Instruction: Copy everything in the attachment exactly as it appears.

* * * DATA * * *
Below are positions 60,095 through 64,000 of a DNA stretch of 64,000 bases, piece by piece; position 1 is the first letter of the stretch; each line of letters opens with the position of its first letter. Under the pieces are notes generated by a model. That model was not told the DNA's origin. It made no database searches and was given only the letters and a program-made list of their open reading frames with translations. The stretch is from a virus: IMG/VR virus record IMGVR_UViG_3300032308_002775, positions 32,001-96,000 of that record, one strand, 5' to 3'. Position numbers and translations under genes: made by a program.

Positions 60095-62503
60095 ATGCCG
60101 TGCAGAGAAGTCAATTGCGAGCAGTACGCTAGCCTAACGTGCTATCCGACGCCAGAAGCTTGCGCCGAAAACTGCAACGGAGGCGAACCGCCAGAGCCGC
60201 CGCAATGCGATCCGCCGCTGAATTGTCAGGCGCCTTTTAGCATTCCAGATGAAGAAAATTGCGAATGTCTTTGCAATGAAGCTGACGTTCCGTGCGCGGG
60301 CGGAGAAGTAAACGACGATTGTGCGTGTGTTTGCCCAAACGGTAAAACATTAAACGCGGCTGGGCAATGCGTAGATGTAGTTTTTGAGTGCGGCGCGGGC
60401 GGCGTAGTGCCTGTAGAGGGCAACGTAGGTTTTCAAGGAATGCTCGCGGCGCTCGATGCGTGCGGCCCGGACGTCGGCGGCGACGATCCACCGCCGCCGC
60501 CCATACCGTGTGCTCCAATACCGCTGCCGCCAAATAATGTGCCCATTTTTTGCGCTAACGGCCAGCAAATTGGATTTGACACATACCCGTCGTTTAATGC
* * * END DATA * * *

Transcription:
Below are positions 60,095 through 64,000 of a DNA stretch of 64,000 bases, piece by piece; position 1 is the first letter of the stretch; each line of letters opens with the position of its first letter. Under the pieces are notes generated by a model. That model was not told the DNA's origin. It made no database searches and was given only the letters and a program-made list of their open reading frames with translations. The stretch is from a virus: IMG/VR virus record IMGVR_UViG_3300032308_002775, positions 32,001-96,000 of that record, one strand, 5' to 3'. Position numbers and translations under genes: made by a program.

Positions 60095-62503
60095 ATGCCG
60101 TGCAGAGAAGTCAATTGCGAGCAGTACGCTAGCCTAACGTGCTATCCGACGCCAGAAGCTTGCGCCGAAAACTGCAACGGAGGCGAACCGCCAGAGCCGC
60201 CGCAATGCGATCCGCCGCTGAATTGTCAGGCGCCTTTTAGCATTCCAGATGAAGAAAATTGCGAATGTCTTTGCAATGAAGCTGACGTTCCGTGCGCGGG
60301 CGGAGAAGTAAACGACGATTGTGCGTGTGTTTGCCCAAACGGTAAAACATTAAACGCGGCTGGGCAATGCGTAGATGTAGTTTTTGAGTGCGGCGCGGGC
60401 GGCGTAGTGCCTGTAGAGGGCAACGTAGGTTTTCAAGGAATGCTCGCGGCGCTCGATGCGTGCGGCCCGGACGTCGGCGGCGACGATCCACCGCCGCCGC
60501 CCATACCGTGTGCTCCAATACCGCTGCCGCCAAATAATGTGCCCATTTTTTGCGCTAACGGCCAGCAAATTGGATTTGACACATACCCGTCGTTTAATGC